Coping with stress for parents
Parenting and Stress Management
Is your toddler scribbling on walls? Did your teen take the car without permission? These stress management tips can help you keep your cool.
By Krisha McCoy
Medically Reviewed by Lindsey Marcellin, MD, MPH
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Parenting should come with a stress management manual: While enormously rewarding, it is also enormously stressful. From the time your child is born, you are bound to face parenting situations that leave you feeling angry, frustrated, worried, or otherwise over-stressed.
But with the proper stress management techniques and plenty of practice, parents can learn how to better keep their cool when family situations heat up and leave you facing child discipline issues.
Parenting and Child Discipline: Consider the Age
"What is very critical is the age of the child," says Norma Feshbach, PhD, professor emerita at the Graduate School of Education and Information Studies at the University of California, Los Angeles. Feshbach recommends that when dealing with babies, toddlers, and young children, take a step back and remind yourself that your child is probably not behaving this way to spite you.
"One mistake we as parents fall into is attributing too much to the child in the interaction," says Feshbach. Young children are not usually trying to be malicious or difficult — they are just expressing themselves in the way they know how. Just knowing that your child is probably not intentionally pushing your buttons can help ease your frustration.
When dealing with teens, your focus should be on being a good listener and communicating as calmly as possible, without lecturing or giving orders to your kids. Teens tend to respond better when you speak to them in a respectful manner and focus on what they are doing right instead of what they are doing wrong.
Parenting and Child Discipline: Put a Support System in Place
Having a trusted network of friends and family members to talk with can make all the difference at high-stress moments. When you feel like you are reaching your limits, "try to call somebody and seek support," says Feshbach. This allows you to take a step back from the interaction and regain your composure.
When her son was a newborn and was crying excessively, Regan Putnicki, 32, of San Antonio, Texas, remembers, "I had a network, and I would call my cousin or some friends who were in town [when I was stressed]. Just knowing that other people were going through or had gone through the same thing made it not that big of a deal," Putnicki says.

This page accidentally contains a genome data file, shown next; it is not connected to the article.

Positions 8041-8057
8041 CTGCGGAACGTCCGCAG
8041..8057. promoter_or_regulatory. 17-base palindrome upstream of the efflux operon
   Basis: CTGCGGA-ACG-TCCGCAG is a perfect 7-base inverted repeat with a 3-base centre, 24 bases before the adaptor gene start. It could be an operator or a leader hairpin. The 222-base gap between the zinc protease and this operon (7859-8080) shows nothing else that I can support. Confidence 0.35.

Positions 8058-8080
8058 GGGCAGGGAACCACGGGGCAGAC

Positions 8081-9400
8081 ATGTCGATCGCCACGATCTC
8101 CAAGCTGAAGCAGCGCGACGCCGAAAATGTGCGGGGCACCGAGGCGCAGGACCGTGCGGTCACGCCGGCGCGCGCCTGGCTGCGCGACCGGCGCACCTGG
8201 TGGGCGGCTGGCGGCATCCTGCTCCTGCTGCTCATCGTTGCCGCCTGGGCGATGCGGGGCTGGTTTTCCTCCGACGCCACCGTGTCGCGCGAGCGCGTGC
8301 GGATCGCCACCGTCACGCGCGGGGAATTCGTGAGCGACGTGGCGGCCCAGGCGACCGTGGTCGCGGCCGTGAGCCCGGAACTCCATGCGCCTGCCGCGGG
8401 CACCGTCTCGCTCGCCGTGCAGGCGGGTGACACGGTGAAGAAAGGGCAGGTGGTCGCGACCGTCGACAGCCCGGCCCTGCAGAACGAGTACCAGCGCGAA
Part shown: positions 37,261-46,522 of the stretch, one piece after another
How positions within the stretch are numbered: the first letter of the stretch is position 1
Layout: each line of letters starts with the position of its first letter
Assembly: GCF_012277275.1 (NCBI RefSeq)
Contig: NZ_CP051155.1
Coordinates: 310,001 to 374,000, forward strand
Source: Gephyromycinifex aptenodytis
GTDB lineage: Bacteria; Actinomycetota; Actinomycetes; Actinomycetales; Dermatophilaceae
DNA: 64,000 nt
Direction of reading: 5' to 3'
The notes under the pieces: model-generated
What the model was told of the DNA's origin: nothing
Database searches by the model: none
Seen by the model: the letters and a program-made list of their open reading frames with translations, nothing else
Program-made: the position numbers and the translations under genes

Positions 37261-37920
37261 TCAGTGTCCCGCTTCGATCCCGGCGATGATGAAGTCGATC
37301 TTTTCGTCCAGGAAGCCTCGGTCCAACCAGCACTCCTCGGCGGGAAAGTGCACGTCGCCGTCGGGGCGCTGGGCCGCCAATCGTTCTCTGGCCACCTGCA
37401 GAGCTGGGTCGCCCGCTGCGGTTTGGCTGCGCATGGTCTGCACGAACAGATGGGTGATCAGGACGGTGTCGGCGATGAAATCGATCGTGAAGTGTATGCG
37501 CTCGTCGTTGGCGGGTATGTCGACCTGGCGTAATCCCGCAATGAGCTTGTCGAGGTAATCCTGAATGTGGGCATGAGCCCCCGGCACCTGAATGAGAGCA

It is easy for parents to get burned out when dealing with the stresses of family life. The first step is to recognize when stress is getting to you. Feshbach recommends that parents find time to get out of the house, so ask a friend or relative to babysit when you need a break.
Putnicki agrees: "I had a friend who would come over for 30 minutes so I could go take a shower or go for a jog."
Sometimes you may need to get away from your spouse, too. Feshbach says spending "you-time" with your friends can be healthy for your relationship.
Parenting and Child Discipline: Focus on the Positive
Staying positive during stressful life moments will benefit you and your family members. Instead of letting yourself get angry and frustrated when faced with a difficult situation, try taking a more positive approach.
For example, regarding child discipline, Feshbach says, "I am not recommending that parents tolerate unacceptable behavior — I think the focus should be on how to modify the unacceptable behavior." Feshbach says that punishments often just escalate a stressful situation, and that rewarding good behavior is often much more effective.
Parenting and Child Discipline: Create a Calmer Environment
Feshbach says it takes work to create a less stressful environment in your home, but doing so can help you cope better when you are faced with difficult family situations, especially in today’s tough economic climate.
To bring more peace into your home, Feshback recommends:
- Regularly spending time with friends and community members
- Creating routines and structure within your household
- Asking family members to help with housework
- Scheduling time each week for the family to get together to discuss any issues or problems
- Focusing on appreciating one another and what you each do for the family
Keeping your cool in stressful family situations and creating a close and loving family environment can give your children a sense of security that will help them to be more well-adjusted and successful when they venture out into the world.
And that is quite a stress reliever.
Video: Managing Parent Stress
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